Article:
"What noticeably happened after the CTU work stoppage is that our principal, our school administration called everybody and encouraged them to sign up for the testing and to sign up for a vaccination clinic being hosted at our school," she told Newsweek.

"We actually had a huge jump in pre-K—It was something like 35 percent were enrolled in December and now it's 70 percent of our pre-K students are involved in testing," she said, adding, "but there's not actually more testing being done at our school because they don't tend enough people [to conduct testing]."

Parents Students Chicago Schools Agreement Work Stoppage
"The only thing that has changed was that we closed for five days," Kristin Brody told Newsweek. "We were given no additional support whatsoever, which is mind-boggling to me." Above, students arrive for classes at A. N. Pritzker Elementary School on January 12, 2022, in Chicago, Illinois. Scott Olson/Getty

CPS told Newsweek that 360 staff and students were tested last week.

Granacki, who has been advocating parents at her child's school to enroll in testing, said there are over 630 students enrolled—meaning four in ten students in the program are not able to access testing. She also said families have been waiting four to five days for results when the district had vowed to return them in 24 to 72 hours.

"Whatever reason they have for me is not good enough, especially as a mom of an unvaccinated child," Granacki, whose four-year-old is too young to be vaccinated, said. "I'm relying on that weekly testing."

Ahead of the weekend, an Illinois judge struck down the statewide mask mandate in schools, ruling that Governor JB Pritzker exceeded his authority by imposing it.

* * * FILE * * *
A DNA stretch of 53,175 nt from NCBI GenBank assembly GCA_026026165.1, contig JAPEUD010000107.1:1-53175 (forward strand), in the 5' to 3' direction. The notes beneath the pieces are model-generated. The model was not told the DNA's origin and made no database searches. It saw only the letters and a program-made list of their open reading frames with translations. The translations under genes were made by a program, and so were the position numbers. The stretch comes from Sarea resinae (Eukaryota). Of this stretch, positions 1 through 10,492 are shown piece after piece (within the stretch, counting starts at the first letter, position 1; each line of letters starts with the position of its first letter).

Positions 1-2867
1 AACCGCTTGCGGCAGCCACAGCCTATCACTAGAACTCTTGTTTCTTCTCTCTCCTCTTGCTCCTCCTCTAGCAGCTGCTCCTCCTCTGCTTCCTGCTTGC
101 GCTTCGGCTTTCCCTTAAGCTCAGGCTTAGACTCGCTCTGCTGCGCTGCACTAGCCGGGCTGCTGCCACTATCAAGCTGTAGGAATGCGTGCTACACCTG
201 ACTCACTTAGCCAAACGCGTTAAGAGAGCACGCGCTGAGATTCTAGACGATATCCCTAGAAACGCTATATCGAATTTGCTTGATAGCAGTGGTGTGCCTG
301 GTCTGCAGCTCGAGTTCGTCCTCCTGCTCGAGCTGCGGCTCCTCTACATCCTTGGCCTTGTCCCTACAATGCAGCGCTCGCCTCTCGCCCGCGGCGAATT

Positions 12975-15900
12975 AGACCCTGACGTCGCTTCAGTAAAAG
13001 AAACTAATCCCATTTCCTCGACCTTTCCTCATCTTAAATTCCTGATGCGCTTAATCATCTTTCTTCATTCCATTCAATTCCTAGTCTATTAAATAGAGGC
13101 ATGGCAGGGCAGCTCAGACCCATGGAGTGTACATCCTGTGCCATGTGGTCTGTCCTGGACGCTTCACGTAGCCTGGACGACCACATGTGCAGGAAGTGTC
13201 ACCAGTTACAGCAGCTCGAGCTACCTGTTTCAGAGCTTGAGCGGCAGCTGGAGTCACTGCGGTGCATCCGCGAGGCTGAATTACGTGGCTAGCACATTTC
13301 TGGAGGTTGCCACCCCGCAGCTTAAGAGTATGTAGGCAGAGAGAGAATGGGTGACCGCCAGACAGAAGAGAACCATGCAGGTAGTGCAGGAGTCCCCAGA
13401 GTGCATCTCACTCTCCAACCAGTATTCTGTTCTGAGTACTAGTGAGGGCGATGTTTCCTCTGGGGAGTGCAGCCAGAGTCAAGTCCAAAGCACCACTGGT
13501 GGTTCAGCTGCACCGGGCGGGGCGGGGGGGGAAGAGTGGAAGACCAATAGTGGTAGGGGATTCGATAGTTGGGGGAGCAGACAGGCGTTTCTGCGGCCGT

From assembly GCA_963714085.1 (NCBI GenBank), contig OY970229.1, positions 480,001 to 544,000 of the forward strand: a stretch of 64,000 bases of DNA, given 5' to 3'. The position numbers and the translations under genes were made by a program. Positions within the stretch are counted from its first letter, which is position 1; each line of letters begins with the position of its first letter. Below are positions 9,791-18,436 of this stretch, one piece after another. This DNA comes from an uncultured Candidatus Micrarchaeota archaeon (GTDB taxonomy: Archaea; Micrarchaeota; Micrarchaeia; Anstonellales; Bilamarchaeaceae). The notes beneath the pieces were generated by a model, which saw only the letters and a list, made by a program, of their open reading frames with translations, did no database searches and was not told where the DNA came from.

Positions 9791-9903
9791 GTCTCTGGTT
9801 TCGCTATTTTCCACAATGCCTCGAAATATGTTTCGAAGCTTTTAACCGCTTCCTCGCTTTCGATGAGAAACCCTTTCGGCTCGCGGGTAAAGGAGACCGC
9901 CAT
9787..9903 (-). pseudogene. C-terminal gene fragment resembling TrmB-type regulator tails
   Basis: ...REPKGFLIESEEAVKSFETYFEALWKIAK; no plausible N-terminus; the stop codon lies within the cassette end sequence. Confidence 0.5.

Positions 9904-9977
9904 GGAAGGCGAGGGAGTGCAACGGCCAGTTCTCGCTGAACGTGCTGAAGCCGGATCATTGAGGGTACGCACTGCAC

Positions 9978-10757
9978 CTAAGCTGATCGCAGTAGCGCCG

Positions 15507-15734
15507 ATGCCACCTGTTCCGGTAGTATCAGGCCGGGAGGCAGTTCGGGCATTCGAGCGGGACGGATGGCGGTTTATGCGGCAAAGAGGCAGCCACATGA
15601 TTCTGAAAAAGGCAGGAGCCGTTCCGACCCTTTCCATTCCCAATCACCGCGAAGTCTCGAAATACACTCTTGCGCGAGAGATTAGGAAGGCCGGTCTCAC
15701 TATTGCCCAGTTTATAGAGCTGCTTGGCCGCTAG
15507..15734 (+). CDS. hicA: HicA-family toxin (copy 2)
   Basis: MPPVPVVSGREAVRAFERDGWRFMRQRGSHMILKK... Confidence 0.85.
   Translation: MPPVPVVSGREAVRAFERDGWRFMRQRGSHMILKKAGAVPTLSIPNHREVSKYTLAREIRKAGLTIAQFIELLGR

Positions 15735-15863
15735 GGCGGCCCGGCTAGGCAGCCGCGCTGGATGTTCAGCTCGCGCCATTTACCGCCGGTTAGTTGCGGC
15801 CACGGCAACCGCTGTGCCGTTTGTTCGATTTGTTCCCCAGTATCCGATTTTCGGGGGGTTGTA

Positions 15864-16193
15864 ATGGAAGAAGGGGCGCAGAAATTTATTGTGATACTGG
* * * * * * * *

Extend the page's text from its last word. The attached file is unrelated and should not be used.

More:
However, in a Sunday statement, CTU pointed out that the agreement reached last month guarantees that mask mandates remain in place.

CPS reiterated that universal masking would still be required for students and staff come Monday, despite the ruling.

"Masking and vaccination have been key parts of keeping the virus transmission low in our classrooms this school year and successfully allowed our faculty and students to safely teach and learn in person, " the district said in a statement. "We will stay the course."

While some parents celebrated the decision, others insisted that CPS follow Friday's ruling and lift the mandate.

Over the weekend, a group called Awake Illinois called on parents to print a copy of the ruling to place in their children's backpacks and to help volunteer to put up flyers near schools that read: "Court ruled that Governor Pritzker is NOT the parent. YOU are!"

Illinois Attorney General Kwame Raoul's office has already filed an immediate appeal of the decision on behalf of the governor.

"We can only imagine the chaos in Chicago Public Schools had our members not fought and sacrificed for an agreement with the district," CTU wrote on Twitter on Monday. "Love and solidarity from our union to educators and administrators throughout Illinois dealing with threats to student and staff safety today."